Alicia: Well, I was going through all the Pulitzer Prize books written by women and was on "The Yearling" and then I stopped to start writing a book. So I'm halfway through that.

Kelly: All right.

Alicia: I'll come back to that.

Kelly: We'll come back to that one, for sure. Do you have any rituals or habits you swear by?

Alicia: I write everything down. Every time I have an idea. And I hold myself accountable every day to complete at least eight discrete tasks.

Kelly: Wow. We're going to have to talk about that in a future podcast, too. Who are the entrepreneurs or leaders you would follow and admire most?

Alicia: Angela Merkel, Christine Lagarde, and Melinda Gates.

Kelly: That answer makes me very happy. What is the best advice you've ever received?

Alicia: My stepdad once told me that it is easier to pull someone down off the ladder than to climb up it yourself. And I love that because it just reminds me not to criticize other people and also not to take criticism too personally and just to keep climbing. Just stay on my journey. Stay focused.

Kelly: Keep climbing, I love it. Are there any particular myths that you would like to dispel for our listeners?

Alicia: Well, for entrepreneurs there's this myth that a check comes after the first pitch or a first meeting. And again it really comes down to building relationships, so don't sit down for coffee and expect someone to pull out their checkbook at the end of it. Look to build the relationship because it's numerous points of meeting that usually wind up resulting in a check.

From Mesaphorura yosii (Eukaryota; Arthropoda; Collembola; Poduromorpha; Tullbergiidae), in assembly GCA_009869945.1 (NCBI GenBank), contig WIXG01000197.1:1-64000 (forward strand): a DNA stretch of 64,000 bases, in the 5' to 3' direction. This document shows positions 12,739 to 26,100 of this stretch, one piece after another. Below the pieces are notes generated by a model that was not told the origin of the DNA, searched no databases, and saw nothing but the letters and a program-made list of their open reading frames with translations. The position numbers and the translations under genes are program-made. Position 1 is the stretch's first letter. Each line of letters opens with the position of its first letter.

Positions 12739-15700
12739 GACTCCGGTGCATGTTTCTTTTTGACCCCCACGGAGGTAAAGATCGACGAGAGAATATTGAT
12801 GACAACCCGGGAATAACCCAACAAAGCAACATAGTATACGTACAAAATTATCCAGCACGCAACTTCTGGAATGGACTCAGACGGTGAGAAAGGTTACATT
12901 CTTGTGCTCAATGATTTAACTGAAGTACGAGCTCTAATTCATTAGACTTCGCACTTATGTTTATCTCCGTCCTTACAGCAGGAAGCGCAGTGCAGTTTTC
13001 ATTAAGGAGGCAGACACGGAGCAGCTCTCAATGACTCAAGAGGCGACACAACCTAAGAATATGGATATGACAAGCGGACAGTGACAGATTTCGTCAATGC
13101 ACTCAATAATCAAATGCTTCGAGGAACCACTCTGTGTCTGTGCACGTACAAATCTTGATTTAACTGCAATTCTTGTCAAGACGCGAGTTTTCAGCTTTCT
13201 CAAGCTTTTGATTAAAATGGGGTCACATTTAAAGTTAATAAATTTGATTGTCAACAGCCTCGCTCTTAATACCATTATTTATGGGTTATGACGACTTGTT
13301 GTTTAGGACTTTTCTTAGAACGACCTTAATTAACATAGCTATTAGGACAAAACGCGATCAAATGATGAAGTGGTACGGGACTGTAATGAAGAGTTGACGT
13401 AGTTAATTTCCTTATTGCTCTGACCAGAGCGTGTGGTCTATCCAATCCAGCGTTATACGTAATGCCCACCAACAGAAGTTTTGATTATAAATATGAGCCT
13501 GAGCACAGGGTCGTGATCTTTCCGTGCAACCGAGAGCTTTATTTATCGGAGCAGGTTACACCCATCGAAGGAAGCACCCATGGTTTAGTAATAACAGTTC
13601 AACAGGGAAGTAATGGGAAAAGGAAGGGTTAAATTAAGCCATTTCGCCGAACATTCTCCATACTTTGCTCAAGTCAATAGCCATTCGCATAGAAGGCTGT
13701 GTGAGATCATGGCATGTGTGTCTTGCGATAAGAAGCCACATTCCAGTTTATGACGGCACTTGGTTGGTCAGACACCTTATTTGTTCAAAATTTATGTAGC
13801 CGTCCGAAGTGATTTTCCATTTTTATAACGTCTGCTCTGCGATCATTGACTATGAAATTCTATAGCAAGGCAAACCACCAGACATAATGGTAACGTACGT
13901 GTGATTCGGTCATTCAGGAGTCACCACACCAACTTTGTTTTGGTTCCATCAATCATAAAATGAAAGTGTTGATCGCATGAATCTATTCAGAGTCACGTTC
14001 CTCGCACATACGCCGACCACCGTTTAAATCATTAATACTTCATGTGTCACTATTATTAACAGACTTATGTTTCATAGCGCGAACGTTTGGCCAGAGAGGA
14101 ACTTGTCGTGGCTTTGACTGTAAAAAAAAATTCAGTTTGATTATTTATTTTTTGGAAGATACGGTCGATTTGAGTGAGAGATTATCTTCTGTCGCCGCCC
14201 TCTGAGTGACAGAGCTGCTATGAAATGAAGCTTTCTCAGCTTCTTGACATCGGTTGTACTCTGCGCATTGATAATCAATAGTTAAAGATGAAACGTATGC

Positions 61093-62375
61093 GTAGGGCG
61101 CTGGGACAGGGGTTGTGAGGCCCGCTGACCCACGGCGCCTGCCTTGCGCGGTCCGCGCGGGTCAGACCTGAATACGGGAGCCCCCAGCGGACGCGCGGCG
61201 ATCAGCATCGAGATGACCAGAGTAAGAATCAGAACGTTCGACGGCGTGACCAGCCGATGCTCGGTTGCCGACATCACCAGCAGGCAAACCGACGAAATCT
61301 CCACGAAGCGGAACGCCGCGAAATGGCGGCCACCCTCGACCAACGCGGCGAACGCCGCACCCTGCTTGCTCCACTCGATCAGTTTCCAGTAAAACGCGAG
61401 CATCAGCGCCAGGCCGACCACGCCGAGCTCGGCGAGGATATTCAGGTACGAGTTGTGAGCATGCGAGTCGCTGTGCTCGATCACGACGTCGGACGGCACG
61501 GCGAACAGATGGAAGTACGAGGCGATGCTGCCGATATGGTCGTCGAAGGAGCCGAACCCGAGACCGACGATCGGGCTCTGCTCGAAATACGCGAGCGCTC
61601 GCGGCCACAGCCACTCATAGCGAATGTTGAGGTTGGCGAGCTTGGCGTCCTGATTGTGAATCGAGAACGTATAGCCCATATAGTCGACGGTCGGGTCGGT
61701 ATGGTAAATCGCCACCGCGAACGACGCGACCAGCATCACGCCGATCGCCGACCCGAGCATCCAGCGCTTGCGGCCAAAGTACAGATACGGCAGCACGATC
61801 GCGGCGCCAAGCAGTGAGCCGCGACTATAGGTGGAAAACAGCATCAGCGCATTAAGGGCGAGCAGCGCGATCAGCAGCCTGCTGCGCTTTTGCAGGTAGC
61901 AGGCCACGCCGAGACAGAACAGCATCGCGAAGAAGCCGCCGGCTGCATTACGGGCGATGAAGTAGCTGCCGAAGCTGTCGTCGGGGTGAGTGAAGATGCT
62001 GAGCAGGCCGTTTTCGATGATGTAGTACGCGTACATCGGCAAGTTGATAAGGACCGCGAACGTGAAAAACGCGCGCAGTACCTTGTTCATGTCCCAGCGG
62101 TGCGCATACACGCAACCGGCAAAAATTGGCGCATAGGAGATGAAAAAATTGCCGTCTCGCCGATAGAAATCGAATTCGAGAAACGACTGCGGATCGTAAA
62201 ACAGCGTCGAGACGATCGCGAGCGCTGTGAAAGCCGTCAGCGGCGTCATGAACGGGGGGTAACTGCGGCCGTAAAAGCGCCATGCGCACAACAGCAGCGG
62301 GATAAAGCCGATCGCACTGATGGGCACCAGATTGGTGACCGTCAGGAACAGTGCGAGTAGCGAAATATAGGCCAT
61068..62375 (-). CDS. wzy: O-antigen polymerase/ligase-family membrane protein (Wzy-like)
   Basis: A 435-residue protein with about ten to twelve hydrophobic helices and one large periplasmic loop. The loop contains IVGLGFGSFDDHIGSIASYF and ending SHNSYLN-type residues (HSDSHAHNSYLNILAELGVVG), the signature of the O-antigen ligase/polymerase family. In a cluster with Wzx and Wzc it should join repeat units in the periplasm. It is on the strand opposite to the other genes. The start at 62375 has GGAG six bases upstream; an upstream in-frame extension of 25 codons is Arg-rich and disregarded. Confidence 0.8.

Kelly: I really hope we dispel that myth. What words of advice would you give to listeners about taking risks and closing the confidence gap?

Alicia: I am a huge fan of a few different things. As women, I feel like we are incredibly powerful. So using that charm and laughter to our best advantage. I'm a huge fan of power posing and also not marginalizing yourself in where you sit at meetings. Go right for the middle of the table.

Kelly: What does Think Broad mean to you?

Alicia: To me it means to constantly have the best interests of women in your mind in all your interactions. So thinking about recommending them all the time, thinking about helping them all the time, supporting them with your dollars and your spend behind women-led companies, investing in them, thinking about them in all of your actions and in the way that you spend your money so that you are consistently following your values with how you live your life.

Kelly: Thank you. Thank you for listening to BroadMic. We welcome your feedback. Find us on Facebook where you will have show notes and additional references for a deeper dive into today's topic. Subscribe on iTunes so you never miss an episode. Please review our podcast on iTunes, which will help other listeners discover BroadMic and grow the BroadMic community. BroadMic is produced by Christy Mirabal with editing by John Marshall Media. Our executive producer is Sara Weinheimer. Think Broad.